“Others are in all sorts of positions in the work world, from mechanical engineering to information design to building design. Designers are on the cover of every major magazine, even business magazines. Design has gone from being an unknown commodity to a pop phenomenon.”

Megan Fu ’19, a computer science major who minored in design and in neuroscience, says exposure to MIT’s design community made her both more marketable and more effective. “Even though I wasn’t an architecture student, my studio projects were evaluated as if I were,” says Fu, who works on adult learning and digital skills projects as an associate product manager at Google. “I learned to think about the end user. To interact with people. Most of all I learned to iterate. And iterate. And iterate. I strongly feel most managers today should have some background in design.”

The design major

In fall 2018, the Department of Architecture relaunched Course 4B — a bachelor of science in art and design (BSAD). The major combines studio-based learning with seminars and lecture-based subjects. The course of study includes either 4.031 (Design Objects and Interaction) or 4.032 (Design Information and Visualization). Students learn the fundamental principles of art and design — principles they can apply to careers spanning from information design to 3D art.

“In most design programs, students graduate with skills in a single area,” says Tibbits, who helped draft the BSAD curriculum. “Our program approaches design in the broadest sense. We’re looking to graduate neuroscientist designers, biology designers, physicist designers, computer science designers, and more.”

These broad strokes drew students from diverse departments to the design major. “The program is extremely demanding,” says Jierui Fang ’20, who started at MIT as a biological engineering major and who graduated with a BSAD and minors in computer science and biological engineering. “But it’s also open-ended. You can make of it what you need to. I know several design majors here at MIT. And we’re all on different paths.”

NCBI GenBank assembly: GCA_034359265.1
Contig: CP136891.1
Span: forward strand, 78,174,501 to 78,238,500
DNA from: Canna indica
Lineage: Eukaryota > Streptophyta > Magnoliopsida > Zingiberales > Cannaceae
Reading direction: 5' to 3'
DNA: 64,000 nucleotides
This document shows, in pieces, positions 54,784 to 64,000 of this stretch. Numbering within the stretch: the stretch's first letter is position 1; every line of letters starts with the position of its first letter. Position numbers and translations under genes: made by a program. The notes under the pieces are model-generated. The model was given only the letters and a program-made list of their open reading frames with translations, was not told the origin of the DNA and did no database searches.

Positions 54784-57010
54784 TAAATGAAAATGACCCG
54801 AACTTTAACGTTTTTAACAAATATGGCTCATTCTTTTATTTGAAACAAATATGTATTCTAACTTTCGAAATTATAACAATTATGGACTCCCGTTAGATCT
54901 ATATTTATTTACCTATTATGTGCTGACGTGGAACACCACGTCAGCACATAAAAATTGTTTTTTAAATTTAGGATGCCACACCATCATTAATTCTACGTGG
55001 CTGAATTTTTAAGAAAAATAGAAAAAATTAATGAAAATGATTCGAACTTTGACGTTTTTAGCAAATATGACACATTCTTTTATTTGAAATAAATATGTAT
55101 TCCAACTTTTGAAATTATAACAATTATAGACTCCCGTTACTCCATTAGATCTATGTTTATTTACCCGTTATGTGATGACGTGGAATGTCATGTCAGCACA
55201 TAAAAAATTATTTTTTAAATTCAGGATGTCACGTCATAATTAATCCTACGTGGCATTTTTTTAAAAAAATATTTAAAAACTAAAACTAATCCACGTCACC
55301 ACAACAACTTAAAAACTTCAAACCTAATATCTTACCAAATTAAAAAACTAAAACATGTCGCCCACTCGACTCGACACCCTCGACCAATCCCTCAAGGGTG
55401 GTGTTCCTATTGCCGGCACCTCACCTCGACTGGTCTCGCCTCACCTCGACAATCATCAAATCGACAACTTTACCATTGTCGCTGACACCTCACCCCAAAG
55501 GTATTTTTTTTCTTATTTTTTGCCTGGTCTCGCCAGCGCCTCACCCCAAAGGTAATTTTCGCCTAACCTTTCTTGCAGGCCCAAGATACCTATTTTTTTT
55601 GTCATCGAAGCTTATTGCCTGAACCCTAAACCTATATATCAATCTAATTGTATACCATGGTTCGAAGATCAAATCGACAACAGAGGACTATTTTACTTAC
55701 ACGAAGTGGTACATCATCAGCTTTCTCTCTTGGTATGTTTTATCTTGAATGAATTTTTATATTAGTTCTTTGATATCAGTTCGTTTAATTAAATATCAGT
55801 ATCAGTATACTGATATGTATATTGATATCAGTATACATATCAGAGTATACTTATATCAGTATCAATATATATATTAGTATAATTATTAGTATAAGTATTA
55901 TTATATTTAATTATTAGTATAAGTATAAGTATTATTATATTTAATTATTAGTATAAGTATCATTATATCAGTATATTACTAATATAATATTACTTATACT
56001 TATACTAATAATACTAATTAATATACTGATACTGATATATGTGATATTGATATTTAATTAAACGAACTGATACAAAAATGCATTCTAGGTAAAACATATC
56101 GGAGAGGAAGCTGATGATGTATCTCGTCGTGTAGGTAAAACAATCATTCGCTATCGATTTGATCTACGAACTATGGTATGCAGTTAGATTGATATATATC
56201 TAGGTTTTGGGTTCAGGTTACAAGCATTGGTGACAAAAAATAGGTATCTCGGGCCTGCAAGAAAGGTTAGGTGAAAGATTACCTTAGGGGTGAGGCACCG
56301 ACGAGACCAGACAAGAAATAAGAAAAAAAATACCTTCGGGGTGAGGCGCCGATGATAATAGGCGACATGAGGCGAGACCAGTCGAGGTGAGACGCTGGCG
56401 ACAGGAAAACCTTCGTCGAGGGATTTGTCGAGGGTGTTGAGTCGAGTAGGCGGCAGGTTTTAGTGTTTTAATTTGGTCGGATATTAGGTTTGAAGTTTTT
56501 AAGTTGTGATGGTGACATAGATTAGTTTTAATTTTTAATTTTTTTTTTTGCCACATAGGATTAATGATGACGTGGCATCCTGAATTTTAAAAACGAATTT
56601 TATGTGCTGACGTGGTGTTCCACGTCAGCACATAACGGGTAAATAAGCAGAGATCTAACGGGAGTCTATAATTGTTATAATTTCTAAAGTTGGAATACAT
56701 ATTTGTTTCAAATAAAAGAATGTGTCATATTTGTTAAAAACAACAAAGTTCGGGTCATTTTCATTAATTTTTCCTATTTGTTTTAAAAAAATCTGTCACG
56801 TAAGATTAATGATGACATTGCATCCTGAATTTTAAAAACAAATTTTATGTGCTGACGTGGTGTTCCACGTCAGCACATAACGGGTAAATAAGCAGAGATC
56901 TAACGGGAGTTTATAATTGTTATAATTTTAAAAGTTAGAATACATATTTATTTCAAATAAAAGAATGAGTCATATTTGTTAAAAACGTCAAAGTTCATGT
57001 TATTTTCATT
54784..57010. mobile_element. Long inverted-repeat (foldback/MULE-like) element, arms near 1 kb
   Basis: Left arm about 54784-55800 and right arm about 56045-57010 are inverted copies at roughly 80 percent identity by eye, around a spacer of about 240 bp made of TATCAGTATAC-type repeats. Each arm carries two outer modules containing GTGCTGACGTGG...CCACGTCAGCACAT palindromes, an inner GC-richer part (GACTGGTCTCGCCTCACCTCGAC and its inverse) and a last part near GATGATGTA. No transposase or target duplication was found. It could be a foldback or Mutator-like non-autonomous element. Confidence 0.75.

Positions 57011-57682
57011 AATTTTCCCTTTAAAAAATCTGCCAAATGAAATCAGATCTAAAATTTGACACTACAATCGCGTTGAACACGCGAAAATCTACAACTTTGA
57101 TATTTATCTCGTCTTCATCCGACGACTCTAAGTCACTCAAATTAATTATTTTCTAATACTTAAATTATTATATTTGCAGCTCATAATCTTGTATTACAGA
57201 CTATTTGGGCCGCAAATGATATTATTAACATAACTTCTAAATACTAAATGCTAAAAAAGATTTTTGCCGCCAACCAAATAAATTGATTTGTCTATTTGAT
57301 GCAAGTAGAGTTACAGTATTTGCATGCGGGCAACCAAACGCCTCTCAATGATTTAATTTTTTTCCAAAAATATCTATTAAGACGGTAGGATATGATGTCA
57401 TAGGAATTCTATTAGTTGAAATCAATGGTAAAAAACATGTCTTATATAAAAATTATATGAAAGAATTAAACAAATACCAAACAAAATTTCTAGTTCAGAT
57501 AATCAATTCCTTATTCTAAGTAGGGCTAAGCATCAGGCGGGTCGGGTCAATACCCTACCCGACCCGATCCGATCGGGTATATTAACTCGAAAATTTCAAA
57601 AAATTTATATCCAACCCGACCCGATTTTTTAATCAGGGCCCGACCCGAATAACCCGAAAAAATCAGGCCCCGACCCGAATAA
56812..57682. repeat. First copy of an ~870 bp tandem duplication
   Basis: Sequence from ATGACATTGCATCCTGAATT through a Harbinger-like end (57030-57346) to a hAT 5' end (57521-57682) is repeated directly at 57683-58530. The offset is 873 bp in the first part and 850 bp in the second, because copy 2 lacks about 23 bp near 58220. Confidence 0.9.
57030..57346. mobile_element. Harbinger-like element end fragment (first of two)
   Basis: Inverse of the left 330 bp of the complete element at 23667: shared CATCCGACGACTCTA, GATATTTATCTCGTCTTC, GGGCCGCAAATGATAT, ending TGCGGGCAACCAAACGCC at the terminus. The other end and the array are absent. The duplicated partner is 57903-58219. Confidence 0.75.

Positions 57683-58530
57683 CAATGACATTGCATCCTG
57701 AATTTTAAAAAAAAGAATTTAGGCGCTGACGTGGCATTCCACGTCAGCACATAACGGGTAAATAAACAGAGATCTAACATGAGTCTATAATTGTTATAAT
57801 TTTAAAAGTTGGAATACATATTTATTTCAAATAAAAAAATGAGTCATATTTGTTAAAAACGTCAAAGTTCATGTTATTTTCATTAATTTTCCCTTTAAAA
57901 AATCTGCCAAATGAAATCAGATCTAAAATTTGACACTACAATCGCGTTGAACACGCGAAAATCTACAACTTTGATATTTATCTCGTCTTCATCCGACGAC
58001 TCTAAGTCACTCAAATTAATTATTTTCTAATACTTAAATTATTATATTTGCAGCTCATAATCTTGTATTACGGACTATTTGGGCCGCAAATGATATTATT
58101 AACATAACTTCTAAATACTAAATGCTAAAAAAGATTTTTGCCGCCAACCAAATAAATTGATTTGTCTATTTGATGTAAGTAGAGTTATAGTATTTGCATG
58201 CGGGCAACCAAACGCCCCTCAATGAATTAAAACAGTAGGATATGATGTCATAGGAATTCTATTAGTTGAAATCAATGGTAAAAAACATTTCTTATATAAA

Annie Zhang, who returned from her co-op at Apple in 2018 to declare her BSAD major alongside a major in mechanical engineering, also appreciates the flexibility. “At all my internships, I’ve found I have the design skills to hold my own with designers from all the top programs,” she says. “But being exposed to engineering and technology at MIT enabled me to probe even deeper into the design process. Seeing through both lenses made me so much stronger as a designer. And as an engineer.”

A global collaboration

Design students at MIT have access to designers and influence from all parts of the world; visiting faculty have included Thomas Heatherwick, Ben Fry, Christophe Guberan, and Bo Won Keum. Since 2019, students majoring or minoring in design can enroll in a collaborative studio course that links MIT to the Ecole Cantonale d’Art de Lausanne (ECAL), a prestigious art and design school in Lausanne, Switzerland.

In this year’s collaborative studio, 4.043 (Advanced Interaction Design), students in Cambridge, Massachusetts, and Lausanne were connected through an electronic hub to work jointly on interactive computer objects and games. The long-distance collaboration is particularly relevant in light of the Covid-19 pandemic. “At ECAL, they are fascinated by how technology is changing design,” says Marcelo Coelho SM ’08, PhD ’13, an MIT lecturer who teaches the course. “We’re more interested in the opposite. It makes for an incredible partnership, with design as the common language.”

In addition to giving graduates a leg up in their job search, Coelho believes that collaborations such as the one with ECAL — and the entire BSAD program — will help prepare MIT students to meet complex global challenges in the coming decades.

“We’re training the people who will help design our world for the next 50 years,” he says. “We seek to enable them to design that future, rather than design the present or past. Whatever the future might look like. That’s what makes the MIT program so exciting.”